Ditch the shame and guilt – getting rid of Imposter Syndrome
Let’s imagine you’re at a meeting, surrounded by your equally qualified, similarly experienced colleagues. You listen to the conversation and think of a few great ideas, but you don’t speak up. Your train of thought goes something like this: ‘I’m sure my ideas aren’t worth mentioning’ or ‘I’m not as smart as Susan so I won’t embarrass myself by saying anything’. If you’ve ever had these thoughts you may be suffering from Imposter Syndrome.
Imposter syndrome is a collection of negative feelings and thoughts of inadequacy or feeling like a fraud, even in the face of evidence to the contrary. There are several theories on how it manifests. Some research suggests that certain labels placed on us by our parents are the root cause, while others think an inconsistent parenting style, either praising or alternatively criticizing, could result in feelings of less self-worth.
In a ground breaking study done this year (2019) by Clare Josa, the results show that it’s not a gender related issue. “49% of male- and 52% of female respondents had struggled with Imposter Syndrome ‘regularly’ or ‘daily’ in the past year.” The fact is that most of use experience it at some point, but for some it’s a constant struggle. It can trigger feelings of fear, stress and anxiety. It affects performance, team dynamics and ultimately the bottom line.
So how can you tackle this?
Celebrate your successes
Often people who go through this experience sees their accomplishments as a stroke of luck or the other guy’s great work. They don’t take credit where credit is due. Stop feeling guilty or unworthy. Own it and bask in the warmth of great results.
Remember you’re not alone
This is a widespread issue that affect many people, but very few are willing to talk about it. Speaking up and knowing that it’s okay to admit these feelings, and it can be hugely freeing. It could also broaden your network and put you in touch with people you may never have thought of interacting with previously.
You’ve convinced yourself that you are not good enough or don’t deserve the promotion. These negative thoughts are also called saboteurs. If that’s possible, then convincing yourself of the opposite should be equally doable. Reframing is a technique used to help create a different way of looking at situations, people, or relationships by changing its meaning. An example would be instead of procrastinating because of fear of failure you could ask ‘what small part of the task could I achieve right now’ to get you moving forward. Or when you feel like a fraud you could say and could say ‘I might not know everything about this, but I got the job for a reason.’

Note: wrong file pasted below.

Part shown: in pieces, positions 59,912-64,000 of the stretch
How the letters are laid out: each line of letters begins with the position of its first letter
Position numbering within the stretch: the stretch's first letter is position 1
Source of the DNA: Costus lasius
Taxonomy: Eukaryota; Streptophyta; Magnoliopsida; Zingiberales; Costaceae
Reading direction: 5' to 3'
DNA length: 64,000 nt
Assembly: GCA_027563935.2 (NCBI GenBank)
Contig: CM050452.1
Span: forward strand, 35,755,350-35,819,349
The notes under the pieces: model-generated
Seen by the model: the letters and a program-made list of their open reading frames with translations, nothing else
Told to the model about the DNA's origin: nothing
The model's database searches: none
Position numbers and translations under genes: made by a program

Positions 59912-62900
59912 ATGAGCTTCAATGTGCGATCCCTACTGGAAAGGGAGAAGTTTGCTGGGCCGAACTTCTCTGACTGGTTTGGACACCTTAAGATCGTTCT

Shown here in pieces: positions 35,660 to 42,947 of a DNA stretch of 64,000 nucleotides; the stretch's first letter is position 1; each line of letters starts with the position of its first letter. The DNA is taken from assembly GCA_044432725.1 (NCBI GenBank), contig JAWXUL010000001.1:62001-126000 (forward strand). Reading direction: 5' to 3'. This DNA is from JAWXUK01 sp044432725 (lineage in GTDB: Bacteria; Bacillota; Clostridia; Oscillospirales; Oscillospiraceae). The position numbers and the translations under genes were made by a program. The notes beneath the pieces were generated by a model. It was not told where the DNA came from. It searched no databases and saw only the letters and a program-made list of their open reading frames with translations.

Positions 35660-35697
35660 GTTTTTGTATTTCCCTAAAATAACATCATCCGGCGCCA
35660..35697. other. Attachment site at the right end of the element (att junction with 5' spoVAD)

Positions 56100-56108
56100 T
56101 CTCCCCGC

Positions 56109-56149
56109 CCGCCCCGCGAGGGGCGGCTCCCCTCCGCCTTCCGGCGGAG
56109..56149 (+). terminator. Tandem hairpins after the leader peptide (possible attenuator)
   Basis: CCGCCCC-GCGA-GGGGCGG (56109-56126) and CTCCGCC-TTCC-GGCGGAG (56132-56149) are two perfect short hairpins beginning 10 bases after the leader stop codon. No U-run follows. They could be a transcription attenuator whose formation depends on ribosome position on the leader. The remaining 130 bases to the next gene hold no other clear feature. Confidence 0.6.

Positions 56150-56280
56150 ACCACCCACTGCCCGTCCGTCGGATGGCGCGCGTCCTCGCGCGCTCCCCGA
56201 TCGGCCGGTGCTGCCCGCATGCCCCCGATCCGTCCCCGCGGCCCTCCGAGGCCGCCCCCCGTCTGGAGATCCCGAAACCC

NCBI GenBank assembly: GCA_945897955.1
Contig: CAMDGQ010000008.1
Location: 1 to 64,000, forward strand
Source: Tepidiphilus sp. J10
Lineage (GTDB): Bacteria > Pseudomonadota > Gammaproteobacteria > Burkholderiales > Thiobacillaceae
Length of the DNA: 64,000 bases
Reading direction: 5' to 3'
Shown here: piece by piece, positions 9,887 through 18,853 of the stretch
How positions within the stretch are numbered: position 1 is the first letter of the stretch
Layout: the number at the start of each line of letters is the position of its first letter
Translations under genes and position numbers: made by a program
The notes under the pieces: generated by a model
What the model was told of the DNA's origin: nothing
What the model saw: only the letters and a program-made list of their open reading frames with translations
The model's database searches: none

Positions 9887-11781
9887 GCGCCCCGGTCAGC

When we compare ourselves to other it opens the door to feelings of inadequacy and fear of failure. More often than not the comparisons we make are unjust. Maybe you have impossibly high standards and feel like you’re not measuring up? Who could, no one’s perfect? Close that door, it’s a recipe for disaster. Focus instead on bringing your unique gifts and strengths into the world.
Imposter Syndrome can damage your career by limiting your ability to seek out new opportunities and promotions. It affects relationships with others and increases self-confidence issues. Remember that everyone is in the same boat. None of your colleagues know everything, you all landed in the same business and work on projects together for a reason. If you’re experiencing the effects of Imposter syndrome it means you have some degree of success in your life. Turn that into gratitude for who you are and what you’ve managed to accomplish and ditch the shame and guilt for good!
If you feel the effects of Imposter sydrome, please get in touch for a free introductory meeting to discuss how we can tackle this together.